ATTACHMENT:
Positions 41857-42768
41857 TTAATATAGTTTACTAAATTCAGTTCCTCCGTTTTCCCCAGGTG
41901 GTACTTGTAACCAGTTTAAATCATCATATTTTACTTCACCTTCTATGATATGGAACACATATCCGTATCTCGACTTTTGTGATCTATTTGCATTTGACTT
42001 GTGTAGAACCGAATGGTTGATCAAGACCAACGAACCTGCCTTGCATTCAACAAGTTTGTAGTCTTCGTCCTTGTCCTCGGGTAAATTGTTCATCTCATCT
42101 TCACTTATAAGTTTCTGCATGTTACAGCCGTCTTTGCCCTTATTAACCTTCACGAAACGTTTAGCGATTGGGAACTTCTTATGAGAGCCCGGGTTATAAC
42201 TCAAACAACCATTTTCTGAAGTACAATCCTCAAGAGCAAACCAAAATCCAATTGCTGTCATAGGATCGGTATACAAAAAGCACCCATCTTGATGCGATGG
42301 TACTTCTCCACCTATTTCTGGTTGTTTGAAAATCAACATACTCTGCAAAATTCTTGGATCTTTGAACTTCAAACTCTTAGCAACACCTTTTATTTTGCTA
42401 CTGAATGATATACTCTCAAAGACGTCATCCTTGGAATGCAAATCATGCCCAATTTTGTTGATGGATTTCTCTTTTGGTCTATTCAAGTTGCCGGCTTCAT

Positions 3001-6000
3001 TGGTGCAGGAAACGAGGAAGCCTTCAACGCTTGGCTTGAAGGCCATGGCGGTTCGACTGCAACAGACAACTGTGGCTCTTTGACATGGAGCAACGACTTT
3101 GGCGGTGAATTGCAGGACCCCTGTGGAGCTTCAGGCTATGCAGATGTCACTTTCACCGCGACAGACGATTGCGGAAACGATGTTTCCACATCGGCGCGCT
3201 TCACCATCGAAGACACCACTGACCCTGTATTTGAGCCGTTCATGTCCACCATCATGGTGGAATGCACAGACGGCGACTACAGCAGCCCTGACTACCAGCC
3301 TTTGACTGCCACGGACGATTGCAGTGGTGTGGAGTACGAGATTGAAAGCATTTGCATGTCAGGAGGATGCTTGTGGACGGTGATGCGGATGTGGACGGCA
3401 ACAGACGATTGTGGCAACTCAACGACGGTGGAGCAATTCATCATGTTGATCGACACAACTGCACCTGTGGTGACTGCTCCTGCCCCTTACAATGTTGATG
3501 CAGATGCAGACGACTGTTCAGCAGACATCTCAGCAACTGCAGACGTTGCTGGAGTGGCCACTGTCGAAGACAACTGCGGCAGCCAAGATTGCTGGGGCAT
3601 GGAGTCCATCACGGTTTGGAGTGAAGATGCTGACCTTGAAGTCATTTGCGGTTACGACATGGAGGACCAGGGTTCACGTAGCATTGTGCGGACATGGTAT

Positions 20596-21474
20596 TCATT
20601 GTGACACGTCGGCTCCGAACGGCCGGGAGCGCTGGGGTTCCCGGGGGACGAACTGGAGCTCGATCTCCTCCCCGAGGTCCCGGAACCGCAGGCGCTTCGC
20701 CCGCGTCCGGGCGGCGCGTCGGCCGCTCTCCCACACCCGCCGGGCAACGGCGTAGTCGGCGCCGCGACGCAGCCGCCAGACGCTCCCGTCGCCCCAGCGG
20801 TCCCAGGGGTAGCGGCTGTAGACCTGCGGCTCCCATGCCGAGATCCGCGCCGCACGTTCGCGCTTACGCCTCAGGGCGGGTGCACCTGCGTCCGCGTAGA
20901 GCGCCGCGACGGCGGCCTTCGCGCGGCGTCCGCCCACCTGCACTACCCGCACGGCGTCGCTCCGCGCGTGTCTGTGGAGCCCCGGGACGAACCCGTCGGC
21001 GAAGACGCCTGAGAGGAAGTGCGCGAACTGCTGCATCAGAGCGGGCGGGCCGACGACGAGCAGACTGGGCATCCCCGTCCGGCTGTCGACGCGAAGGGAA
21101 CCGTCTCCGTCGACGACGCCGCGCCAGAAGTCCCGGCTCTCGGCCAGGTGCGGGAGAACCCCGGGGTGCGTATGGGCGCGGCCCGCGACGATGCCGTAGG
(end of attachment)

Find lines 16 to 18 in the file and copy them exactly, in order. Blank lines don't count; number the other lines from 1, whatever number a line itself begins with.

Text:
3601 GGAGTCCATCACGGTTTGGAGTGAAGATGCTGACCTTGAAGTCATTTGCGGTTACGACATGGAGGACCAGGGTTCACGTAGCATTGTGCGGACATGGTAT

Positions 20596-21474
20596 TCATT